Norwescon 39, 2016

(Rough Release 6)

[[ From The Enfolding Abyss: Prologue ]]

It was stubborn determination that taught her how to throw.  Throwing wasn’t a skill she’d especially cared to acquire.  A swing, however…

She wanted a swing.  And she was told, by her father, that she must learn how to hang it herself.  Soleil knew where she wanted it.  Probably the most difficult tree in the whole court, for its picturesque qualities.  The branch called her and said, swing from me.

She actually looked at physics diagrams, and laid out five means before her, all frustrating.  Frustrating because she kept missing.  Close enough was not the right spot.  She watched people throw, eyes narrowed.  They made it look easy.  She continued to hurl her means at the beckoning branch, wondering if this was taking too long.

Then, an eye opened – a special, suddenly bright point in space.  The moment she saw it, her muscles spasmed, and the line sailed straight through.  She stood there shocked, just watching the line laying in the right spot.  She would do it a second time.

(Rough Release 5)

[[ From The Enfolding Abyss: Prologue ]]

The Royal Court of Alisandre Capital was as old as it gets and as new as they could make it, byzantine to youth who had never been given a guided tour.  To Draig’s memory, the Princess had never been lost, though he’d often kept her company through encouragement, a personal sense of duty, and sheer curiosity.  No one ever stopped them, and he understood without being told that no one was to stop her.  Besides, why would he?  She couldn’t get them into trouble bigger than he was.

This time they had found a seam, where well-kept ancient building met gleaming expansion.  Soleil peered through a waist-height opening.  “There are stairs.”  She boosted herself to hang through it.  “Small, not grand.”  The Princess wiggled over the lip and stood up again to face him from the other side, a little taller.  “They go up,” she said as she disappeared, beckoning him with a gesture.

They went around a bend in the stair, losing the new wall behind them.  At the top ahead was an opening of similar size and height, blocked with a piece of fitted and barred wood.  Fists at her waist, she inspected it.  “You can reach that, can’t you?”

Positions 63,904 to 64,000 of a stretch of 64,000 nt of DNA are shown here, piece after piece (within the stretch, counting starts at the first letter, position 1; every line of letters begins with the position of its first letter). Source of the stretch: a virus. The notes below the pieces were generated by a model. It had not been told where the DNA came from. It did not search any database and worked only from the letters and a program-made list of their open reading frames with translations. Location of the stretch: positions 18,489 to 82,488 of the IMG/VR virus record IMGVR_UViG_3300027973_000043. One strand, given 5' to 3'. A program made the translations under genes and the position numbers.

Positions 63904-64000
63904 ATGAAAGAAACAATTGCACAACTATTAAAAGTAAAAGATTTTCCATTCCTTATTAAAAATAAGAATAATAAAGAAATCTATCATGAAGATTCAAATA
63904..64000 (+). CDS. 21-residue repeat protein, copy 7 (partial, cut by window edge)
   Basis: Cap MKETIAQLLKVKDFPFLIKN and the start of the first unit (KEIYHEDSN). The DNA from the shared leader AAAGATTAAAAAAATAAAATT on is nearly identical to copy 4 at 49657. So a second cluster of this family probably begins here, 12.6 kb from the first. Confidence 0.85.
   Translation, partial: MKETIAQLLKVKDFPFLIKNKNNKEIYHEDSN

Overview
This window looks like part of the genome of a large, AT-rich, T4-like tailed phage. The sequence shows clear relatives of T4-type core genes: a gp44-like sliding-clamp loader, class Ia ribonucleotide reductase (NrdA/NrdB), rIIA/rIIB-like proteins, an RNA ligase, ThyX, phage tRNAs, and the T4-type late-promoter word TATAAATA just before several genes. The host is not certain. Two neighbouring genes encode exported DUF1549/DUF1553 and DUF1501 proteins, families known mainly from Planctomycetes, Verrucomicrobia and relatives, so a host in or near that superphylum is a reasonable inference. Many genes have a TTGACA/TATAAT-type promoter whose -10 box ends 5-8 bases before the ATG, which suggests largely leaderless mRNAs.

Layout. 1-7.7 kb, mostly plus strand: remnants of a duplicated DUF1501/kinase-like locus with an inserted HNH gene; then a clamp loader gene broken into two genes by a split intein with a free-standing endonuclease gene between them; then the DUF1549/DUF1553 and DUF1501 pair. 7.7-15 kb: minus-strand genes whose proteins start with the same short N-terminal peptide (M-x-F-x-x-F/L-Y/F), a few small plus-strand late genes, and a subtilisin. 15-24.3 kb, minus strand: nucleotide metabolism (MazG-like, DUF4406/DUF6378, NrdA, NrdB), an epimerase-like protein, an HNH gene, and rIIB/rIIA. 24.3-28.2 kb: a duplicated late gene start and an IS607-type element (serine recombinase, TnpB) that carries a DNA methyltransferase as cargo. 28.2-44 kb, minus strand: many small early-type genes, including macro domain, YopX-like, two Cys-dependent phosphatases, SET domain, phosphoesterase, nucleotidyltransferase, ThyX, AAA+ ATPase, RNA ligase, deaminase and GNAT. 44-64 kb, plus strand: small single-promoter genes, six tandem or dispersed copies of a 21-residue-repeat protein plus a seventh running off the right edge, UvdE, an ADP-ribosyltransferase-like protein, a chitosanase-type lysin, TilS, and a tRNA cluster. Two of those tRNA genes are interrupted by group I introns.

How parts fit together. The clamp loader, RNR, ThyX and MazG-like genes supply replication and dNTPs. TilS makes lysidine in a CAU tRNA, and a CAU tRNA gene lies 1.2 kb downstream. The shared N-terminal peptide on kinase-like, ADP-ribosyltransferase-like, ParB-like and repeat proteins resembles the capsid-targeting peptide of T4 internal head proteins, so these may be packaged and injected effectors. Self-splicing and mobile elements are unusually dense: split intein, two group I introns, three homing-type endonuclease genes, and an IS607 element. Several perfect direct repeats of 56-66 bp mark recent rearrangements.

Draig raised his arms to grip the wooden bar.  “I can get a good hold.”

Looking from him to the barricade, her smile grew slowly.  “Will you help me open it?”  Catching her smile, he nodded.  She held up the barricade while he removed the bar, and together they cajoled the piece of wood from its dusty seat.

They squinted their eyes against the sudden breeze that blew across their faces.  The Princess peeked out.  “It’s a walkway.”  She boosted herself over like last time.  Draig felt his heart pounding.  Soleil’s head poked above the ledge; she was sitting.  “It’s high down this side.”  Her dark hair picked up in the wind.  He made to follow her out, but she said, “You’d better not.”  All he could see from his view was part of her and a section of stone.

“I’m just going to…”  With a hand inside the opening, she stood.  The breeze couldn’t be that strong, could it?  She was standing differently, eyes blinking, face serious.  And then she just climbed back in.  They left things the way they’d found them.

(Rough Release 4)

[[ from The Enfolding Abyss: Prologue ]]

Sometimes she called the race, other times he did.  She knew the hallways turns a little better, so he had the feeling when she called an unexpected snap, it would be a good one.

Straightaways were always fair, and fun since their races weren’t necessarily clean, including shoving, windmilling, and weird stepping.  Sometimes his six-year advantage was no advantage at all, her light feet seeming not to touch the ground, gaining over his awkwardly growing stride.  A straight hallway meant they could see when there was no traffic ahead.  It was like puppies crossing the kitchen floor, puppies that got faster and faster.

(Rough Release 3)

[[ From The Enfolding Abyss: Prologue ]]

She could bundle cords now – find separate streams and tie them together, touching along their lengths to create a new trunk.  Once it was properly bound, the previously separate cords proceeded differently.  The conversations illuminated.  It was this capability, neatly introduced to her, that allowed her greatest degree of self-agency aboard their ship.

That it was all living, that people felt this as they breathed, embodying it in their lives, took her breath away.

How long have they been Vedani?  Where did they come from?